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Hydraulic

Society: ASMEMain Category: MechanicalSub Category: WaterEra: 1870-1879DateCreated: 1871Harmony Mill No. 3CohoesState: NYZip: 12047Country: USAWebsite: http://www.asme.org/about-asme/history/landmarks/topics-m-z/mechanical-power-production-water/-5-boyden-hydraulic-turbines-%281871%29, http://files.asme.org/ASMEORG/Communities/History/Landmarks/5507.pdfCreator: Boyden, Uriah Atherton
These two water turbines were probably the largest and nearly the most powerful ever built in the United States, supplying direct mechanical power to a manufacturing plant. Their installation between 1871 and 1873 makes them among the oldest surviving water turbines. A dam at Cohoes diverted water to mills and factories along a power canal system. The vertical-shaft turbines at the mill were said to run at 800 horsepower (600 kilowatt) under a head of 20 feet and were connected to an overhead shaft by bevel gearing.
YearAdded:
1975
Image Credit: Public Domain; Produced prior to 1/1/1923Image Caption: An 1879 sketch of the Boyden Hydraulic Turbine, drawn by James Emerson for his book "Treatise relative to the testing of water-wheels and machinery"Era_date_from: 1871
Acueducto de Queretaro
Society: ASCEMain Category: CivilSub Category: Water Supply & ControlEra: 1700-1749DateCreated: 1726 - 1738De Los Arcos 171Santiago de QuerétaroState: QuerétaroZip: 76020Country: MexicoWebsite: http://www.asce.org/project/acueduto-de-queretaro/Creator: de Urrutia y Arana, Juan Antonio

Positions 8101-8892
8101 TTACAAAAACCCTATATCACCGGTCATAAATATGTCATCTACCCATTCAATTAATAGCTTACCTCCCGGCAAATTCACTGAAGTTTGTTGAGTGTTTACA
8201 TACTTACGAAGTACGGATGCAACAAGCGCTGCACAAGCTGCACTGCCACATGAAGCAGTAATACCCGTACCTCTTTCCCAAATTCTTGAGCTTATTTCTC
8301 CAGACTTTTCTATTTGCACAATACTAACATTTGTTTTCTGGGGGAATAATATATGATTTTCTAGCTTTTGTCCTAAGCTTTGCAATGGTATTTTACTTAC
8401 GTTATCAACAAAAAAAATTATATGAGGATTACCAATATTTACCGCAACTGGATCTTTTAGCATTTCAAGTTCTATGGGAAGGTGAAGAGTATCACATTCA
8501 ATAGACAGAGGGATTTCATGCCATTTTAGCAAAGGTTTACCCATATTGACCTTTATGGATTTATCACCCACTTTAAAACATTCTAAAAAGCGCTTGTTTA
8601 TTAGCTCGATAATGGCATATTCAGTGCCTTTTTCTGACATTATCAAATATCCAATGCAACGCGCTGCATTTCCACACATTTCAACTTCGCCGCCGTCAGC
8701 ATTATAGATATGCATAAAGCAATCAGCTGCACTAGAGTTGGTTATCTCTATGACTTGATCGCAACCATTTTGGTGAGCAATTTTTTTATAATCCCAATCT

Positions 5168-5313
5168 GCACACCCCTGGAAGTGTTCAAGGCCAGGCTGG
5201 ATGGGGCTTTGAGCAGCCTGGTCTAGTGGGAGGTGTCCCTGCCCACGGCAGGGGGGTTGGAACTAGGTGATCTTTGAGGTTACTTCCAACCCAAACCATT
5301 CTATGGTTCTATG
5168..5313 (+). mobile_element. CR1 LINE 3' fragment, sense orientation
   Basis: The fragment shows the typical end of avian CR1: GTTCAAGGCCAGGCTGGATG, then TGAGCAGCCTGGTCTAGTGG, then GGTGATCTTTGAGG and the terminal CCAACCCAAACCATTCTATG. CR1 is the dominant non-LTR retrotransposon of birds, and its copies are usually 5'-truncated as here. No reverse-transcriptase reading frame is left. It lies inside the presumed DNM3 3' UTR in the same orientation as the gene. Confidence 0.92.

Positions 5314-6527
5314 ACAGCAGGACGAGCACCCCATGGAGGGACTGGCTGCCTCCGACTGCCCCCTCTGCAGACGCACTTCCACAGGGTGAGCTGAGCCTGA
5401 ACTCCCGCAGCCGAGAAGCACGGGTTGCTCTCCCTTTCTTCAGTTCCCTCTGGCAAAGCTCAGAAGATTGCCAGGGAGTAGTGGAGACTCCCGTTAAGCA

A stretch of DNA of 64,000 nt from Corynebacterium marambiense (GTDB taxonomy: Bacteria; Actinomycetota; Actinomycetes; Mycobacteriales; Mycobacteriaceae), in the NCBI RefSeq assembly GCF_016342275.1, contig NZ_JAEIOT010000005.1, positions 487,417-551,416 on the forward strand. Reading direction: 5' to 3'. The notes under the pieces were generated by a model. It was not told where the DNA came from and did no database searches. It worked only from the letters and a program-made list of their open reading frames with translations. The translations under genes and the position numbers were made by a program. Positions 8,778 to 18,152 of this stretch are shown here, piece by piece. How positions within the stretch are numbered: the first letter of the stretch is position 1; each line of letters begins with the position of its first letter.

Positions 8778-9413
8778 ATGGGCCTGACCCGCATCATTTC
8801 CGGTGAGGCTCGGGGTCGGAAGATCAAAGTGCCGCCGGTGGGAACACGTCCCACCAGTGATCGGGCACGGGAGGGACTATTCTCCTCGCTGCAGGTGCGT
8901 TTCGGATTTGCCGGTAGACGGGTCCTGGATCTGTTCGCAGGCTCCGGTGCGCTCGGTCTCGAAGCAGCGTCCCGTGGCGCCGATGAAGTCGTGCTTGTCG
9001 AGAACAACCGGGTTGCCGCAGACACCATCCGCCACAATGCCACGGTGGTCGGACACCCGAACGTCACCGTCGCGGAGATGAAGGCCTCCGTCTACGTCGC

Queretaro's aqueduct, in Central Mexico, is one of the most eloquent symbols of colonial Mexico. As one of the early major hydraulic engineering projects in North America, it defines the city both nationally and internationally. The aqueduct, designed in 1723 by Juan Antonio de Urrutia y Arana, Marquis of Villa del Villar del Aquila, was inspired by the aqueducts of Segovia, Merida and Tarragona in Spain. It began supplying clean water to the city in this arid region of Mexico on October 17, 1738.

YearAdded:
1995
Image Credit: Courtesy Wikipedia/Ephobius (CC BY-SA 3.0)Image Caption: Acueducto de QueretaroEra_date_from: 1726
Wyman-Gordon 50,000-ton Hydraulic Forging Press
Society: ASMEMain Category: MechanicalSub Category: ManufacturingEra: 1950-1959DateCreated: 1954Wyman-Gordon CompanyWorcesterState: MAZip: 01615Country: USAWebsite: http://www.asme.org/about-asme/history/landmarks/topics-m-z/manufacturing---1/89-wyman-gordon-50-000-ton-hydraulic-forging-pres, https://www.asme.org/wwwasmeorg/media/ResourceFiles/AboutASME/Who%20We%20Are/Engineering%20History/Landmarks/89-wyman-gordon-50000-ton-hydraulic-forging-press.pdf

This hydraulic closed-die press, among the largest fabrication tools in the world, has had a profound influence in America's leading role in commercial aircraft, military aircraft, and space technology. As part of the same Heavy Press Program that created the Mesta press, the Wyman-Gordon press was designed by the Loewy Construction Company and began operating in October 1955. Among its contributions was the development of the new jetliner Boeing 747 in the 1960s.

YearAdded:
1983
Image Credit: Courtesy ASMEImage Caption: Wyman-Gordon 50,000-ton Hydraulic Forging PressEra_date_from: 1954
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